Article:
The bootstrap is a computer-based approach for calculating the performance of a parameter estimator or a detector. It can also be used to choose an estimator, a detector or a model among a number of candidates. The bootstrap is very useful because with only little in the way of assumptions and modeling it yields more accurate results than Gaussian approximation.
Today, more and more complex statistical models are being introduced in engineering applications that often do not provide satisfactory solutions to many practical problems. In place of the formulae and tables of parametric and non-parametric procedures based on complicated mathematics, tools such as asymptotic approximations or Monte Carlo simulations are often invoked. The problem with Monte Carlo simulations is that they are inapplicable when the underlying distribution is unknown. On the other hand, asymptotic approximations are impractical when the analysis is to be performed with a small set of data. The bootstrap which has revolutionized 1990's statistics, is a remedy for the above problems. It is a method for determining the performance of a parameter estimator or detector and other everyday inferential problems. We believe that the bootstrap will prove useful for many signal processing practitioners.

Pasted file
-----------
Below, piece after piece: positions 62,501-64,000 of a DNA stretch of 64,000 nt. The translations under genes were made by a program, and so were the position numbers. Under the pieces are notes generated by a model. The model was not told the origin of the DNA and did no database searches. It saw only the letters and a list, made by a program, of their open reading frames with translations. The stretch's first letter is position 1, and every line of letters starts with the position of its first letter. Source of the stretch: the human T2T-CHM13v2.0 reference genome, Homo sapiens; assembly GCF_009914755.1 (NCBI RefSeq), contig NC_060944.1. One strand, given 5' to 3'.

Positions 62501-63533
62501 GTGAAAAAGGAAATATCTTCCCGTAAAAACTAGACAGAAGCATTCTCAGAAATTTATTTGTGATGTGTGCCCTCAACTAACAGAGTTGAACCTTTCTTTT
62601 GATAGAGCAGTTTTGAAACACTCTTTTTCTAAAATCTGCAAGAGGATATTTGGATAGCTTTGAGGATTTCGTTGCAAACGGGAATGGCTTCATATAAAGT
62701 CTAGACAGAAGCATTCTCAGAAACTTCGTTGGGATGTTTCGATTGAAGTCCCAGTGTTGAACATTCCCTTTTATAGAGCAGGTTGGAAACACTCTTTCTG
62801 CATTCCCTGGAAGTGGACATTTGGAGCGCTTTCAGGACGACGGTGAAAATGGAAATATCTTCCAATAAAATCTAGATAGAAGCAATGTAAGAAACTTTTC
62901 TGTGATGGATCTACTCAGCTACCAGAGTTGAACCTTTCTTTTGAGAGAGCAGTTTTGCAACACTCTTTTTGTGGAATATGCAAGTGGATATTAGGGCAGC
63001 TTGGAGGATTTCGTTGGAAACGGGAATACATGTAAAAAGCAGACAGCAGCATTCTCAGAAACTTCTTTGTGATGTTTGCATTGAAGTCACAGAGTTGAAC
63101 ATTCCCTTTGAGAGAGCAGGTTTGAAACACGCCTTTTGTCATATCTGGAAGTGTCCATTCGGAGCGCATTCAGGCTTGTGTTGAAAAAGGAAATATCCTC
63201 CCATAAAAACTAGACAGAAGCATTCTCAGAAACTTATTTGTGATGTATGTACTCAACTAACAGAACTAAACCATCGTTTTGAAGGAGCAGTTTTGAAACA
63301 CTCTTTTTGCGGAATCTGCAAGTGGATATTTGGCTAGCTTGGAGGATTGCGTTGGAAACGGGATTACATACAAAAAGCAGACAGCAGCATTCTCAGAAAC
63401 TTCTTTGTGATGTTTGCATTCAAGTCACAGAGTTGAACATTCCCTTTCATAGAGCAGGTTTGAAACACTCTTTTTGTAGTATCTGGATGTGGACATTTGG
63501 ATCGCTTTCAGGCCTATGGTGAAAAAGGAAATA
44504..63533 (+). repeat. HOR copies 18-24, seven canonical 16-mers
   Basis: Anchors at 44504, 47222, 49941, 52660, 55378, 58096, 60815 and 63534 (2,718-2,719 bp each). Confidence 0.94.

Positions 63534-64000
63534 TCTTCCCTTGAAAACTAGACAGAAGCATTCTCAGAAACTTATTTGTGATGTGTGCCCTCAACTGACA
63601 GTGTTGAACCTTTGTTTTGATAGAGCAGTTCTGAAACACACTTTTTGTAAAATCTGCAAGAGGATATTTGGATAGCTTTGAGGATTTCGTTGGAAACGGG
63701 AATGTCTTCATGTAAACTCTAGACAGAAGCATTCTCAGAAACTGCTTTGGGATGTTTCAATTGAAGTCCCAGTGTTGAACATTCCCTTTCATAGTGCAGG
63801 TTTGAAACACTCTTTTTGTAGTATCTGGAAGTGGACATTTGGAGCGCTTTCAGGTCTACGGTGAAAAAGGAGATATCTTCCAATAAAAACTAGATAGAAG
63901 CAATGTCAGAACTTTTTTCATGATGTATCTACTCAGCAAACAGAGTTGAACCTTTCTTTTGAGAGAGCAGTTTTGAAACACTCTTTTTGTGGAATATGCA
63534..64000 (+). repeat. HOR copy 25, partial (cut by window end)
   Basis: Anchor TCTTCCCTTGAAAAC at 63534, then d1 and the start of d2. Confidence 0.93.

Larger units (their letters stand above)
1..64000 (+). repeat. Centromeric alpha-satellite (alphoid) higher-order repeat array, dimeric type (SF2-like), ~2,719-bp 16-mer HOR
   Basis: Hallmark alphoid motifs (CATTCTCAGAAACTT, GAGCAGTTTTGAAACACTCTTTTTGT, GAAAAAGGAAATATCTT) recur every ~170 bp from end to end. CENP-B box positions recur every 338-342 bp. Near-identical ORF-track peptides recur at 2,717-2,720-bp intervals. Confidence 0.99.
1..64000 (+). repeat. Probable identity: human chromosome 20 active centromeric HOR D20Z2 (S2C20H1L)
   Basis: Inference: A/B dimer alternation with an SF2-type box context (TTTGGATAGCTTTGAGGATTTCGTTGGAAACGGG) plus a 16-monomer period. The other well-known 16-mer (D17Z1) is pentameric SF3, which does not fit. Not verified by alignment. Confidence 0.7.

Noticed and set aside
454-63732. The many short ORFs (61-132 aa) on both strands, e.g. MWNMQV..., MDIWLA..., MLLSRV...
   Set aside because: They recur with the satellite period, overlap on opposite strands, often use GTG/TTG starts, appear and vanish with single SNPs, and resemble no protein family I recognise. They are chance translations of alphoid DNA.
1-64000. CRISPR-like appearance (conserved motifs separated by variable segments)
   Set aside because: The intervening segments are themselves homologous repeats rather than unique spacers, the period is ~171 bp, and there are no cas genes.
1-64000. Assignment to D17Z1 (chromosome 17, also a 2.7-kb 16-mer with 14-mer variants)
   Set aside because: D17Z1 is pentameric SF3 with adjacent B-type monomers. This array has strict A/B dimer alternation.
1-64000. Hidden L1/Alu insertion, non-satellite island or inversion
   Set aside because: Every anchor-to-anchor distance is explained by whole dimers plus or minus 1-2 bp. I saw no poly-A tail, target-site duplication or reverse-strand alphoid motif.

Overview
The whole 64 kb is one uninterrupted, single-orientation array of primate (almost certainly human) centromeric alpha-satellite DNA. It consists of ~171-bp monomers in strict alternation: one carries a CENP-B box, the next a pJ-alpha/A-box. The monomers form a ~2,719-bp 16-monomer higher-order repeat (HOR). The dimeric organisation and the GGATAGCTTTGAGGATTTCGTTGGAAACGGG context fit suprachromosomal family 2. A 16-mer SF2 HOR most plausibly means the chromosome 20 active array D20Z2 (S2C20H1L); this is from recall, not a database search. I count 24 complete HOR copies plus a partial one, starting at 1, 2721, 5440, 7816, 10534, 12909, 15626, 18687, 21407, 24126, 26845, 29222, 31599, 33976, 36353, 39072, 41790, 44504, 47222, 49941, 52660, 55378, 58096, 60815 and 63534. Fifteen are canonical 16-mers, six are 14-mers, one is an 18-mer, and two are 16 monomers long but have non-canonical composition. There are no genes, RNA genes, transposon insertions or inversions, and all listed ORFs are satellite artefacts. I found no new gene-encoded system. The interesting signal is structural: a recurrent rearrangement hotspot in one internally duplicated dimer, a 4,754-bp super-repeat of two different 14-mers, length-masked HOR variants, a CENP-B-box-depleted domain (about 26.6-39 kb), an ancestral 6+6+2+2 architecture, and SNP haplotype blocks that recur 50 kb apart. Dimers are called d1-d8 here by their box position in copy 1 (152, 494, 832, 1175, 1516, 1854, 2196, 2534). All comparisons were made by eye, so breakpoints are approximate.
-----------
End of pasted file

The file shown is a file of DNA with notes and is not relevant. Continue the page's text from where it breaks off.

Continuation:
The purpose of the tutorial is (i) to provide a systematic introduction to the theory of the bootstrap, (ii) to provide guidelines for signal processing practitioners so that “misuse” is avoided in situations where theoretical confirmation is unavailable, and (iii) to stimulate the use of the bootstrap and further developments of resampling techniques. An outline of the tutorial follows. We first introduce bootstrap methods. In particular, we discuss the parametric and the non-parametric bootstrap. We then treat dependent and independent data bootstrap methods and show how they can be used for variance and confidence interval estimation, signal detection, and model selection. Finally, we present some real-life applications. Specifically, we discuss the estimation of the noise floor in radar and confidence intervals for flight parameters from an aircraft's acoustic emission. All examples will be interactively presented using a bootstrap Matlab demo.